A new infographic by OM1 highlights the findings of this data analysis.

Health Analytics in Accountable Care: Leveraging Data to Transform ACO Performance and Results Between Medicare’s aggressive migration to value-based payment models and MACRA’s 2017 Quality Payment Program rollout, healthcare providers must accept the inevitability of participation in fee-for-quality reimbursement design—as well as cultivating a grounding in health data analytics to enhance success.

As an early adopter of the Medicare Shared Savings Program (MSSP) and the largest sponsor of MSSP accountable care organizations (ACOs), Collaborative Health Systems (CHS) is uniquely positioned to advise providers on the benefits of data analytics and technology, which CHS views as a major driver in its achievements in the MSSP arena. In performance year 2014, nine of CHS’s 24 MSSP ACOs generated savings and received payments of almost $27 million.

Health Analytics in Accountable Care: Leveraging Data to Transform ACO Performance and Results examines program goals, platforms, components, development strategies, target populations and health conditions, patient engagement metrics, results and challenges reported by more than 100 healthcare organizations responding to the February 2016 Digital Health survey by the Healthcare Intelligence Network.

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Guest Post: Value-Based Care is Dying—But Longitudinal Patient Data Can Revive It

November 16th, 2017 by William D. Kirsh, DO, MPH, CMO at Sentry Data Systems

In 2013, Harvard Business Review (HBR) called value-based care “the strategy that will fix healthcare.” And the concept goes back even further than that—Michael Porter and Elizabeth Teisberg introduced the value agenda in their book, Redefining Health Care, in 2006, accord to HBR. Yet years later, value-based care is still struggling to survive, still in limbo, not quite breathing on its own. At this point, you might say it’s in critical condition.

More than a decade after Porter and Teisberg’s book, the industry is still talking about the “transition” to value-based care. In January of this year, CMS and HHS’ Office of the National Coordinator for Health IT (ONC) issued a vision for the continued shift to value-based care. In April, CEOs from Kaiser Permanente, Medtronic, Novartis and others, along with the Netherlands’ health minister, the head of England’s National Health Service, and Harvard economics professor Michael Porter (author of the 2006 book mentioned above) called for a new approach that would embrace patient-centered care and focus on outcomes.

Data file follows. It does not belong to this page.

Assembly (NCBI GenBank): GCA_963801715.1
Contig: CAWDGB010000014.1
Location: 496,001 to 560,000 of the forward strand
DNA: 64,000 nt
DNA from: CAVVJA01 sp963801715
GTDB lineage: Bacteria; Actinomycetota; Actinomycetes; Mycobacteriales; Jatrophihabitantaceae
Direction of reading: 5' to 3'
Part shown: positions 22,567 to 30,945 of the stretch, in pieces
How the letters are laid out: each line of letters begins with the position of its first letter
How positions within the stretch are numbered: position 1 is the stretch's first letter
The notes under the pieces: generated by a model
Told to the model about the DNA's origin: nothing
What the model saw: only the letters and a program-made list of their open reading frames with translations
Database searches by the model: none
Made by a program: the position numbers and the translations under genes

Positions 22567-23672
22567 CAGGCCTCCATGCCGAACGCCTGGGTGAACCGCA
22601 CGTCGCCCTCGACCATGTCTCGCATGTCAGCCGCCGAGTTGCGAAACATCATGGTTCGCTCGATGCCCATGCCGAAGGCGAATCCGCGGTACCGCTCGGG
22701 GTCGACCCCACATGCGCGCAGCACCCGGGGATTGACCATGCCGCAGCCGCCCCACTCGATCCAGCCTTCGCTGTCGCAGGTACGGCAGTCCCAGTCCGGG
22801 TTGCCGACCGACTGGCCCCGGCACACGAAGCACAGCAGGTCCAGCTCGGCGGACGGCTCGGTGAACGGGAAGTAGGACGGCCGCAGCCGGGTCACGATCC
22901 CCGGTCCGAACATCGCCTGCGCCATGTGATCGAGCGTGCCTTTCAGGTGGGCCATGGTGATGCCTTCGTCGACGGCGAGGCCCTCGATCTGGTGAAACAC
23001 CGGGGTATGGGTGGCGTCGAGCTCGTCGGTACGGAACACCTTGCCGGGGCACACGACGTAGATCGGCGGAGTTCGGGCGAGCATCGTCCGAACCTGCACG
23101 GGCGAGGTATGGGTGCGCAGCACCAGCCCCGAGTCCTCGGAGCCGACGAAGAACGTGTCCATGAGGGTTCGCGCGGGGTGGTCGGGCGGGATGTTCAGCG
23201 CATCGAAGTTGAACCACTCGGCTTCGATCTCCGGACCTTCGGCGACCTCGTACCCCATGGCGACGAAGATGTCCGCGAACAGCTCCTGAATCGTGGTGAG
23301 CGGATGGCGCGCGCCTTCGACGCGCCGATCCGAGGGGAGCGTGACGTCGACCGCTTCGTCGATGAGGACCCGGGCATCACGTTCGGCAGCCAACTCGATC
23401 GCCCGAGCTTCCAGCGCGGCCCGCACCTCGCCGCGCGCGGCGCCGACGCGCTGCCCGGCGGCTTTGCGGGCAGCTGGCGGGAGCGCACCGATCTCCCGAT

Also in April, the World Economic Forum, in collaboration with The Boston Consulting Group, released a report, Value in Healthcare: Laying the Foundation for Health-System Transformation. Why are we still seeing words like “a new approach” and “laying the foundation” after all the time we’ve had, as an industry, to embrace value-based care?

After much wandering, it’s apparently a destination we still haven’t found on the map.

Resisting Change

According to a report from professional services organization EY (Ernst & Young) in July, about a fourth of 700 respondents (chief medical officers, clinical quality executives and chief financial officers at U.S.-based healthcare providers with annual revenue of $100 million and higher) polled said they had no value-based reimbursement initiatives planned for 2017. And that’s despite figures stating that healthcare spending in the United States “has now risen to 17.8 percent of GDP,” as the EY report says. So, what’s stopping physicians and hospitals from acting on value-based care?

As Modern Healthcare notes, the EY report points to “the escalating cost of care, a lack of standardization in how quality is defined, a disengaged workforce that leads to more medical errors, and a lack of trust and transparency between providers, payers and regulators,“ as some of the barriers. A 2016 article from Deloitte Insights adds that physician compensation may be part of the problem, stating, “Currently, there is little focus on value in physician compensation, and physicians are generally reluctant to bear financial risk for care delivery…86 percent of physicians reported being compensated under fee-for-service (FFS) or salary arrangements.” Deloitte recommends, “At least 20 percent of a physician’s compensation should be tied to performance goals. Current financial incentive levels for physicians are not adequate.”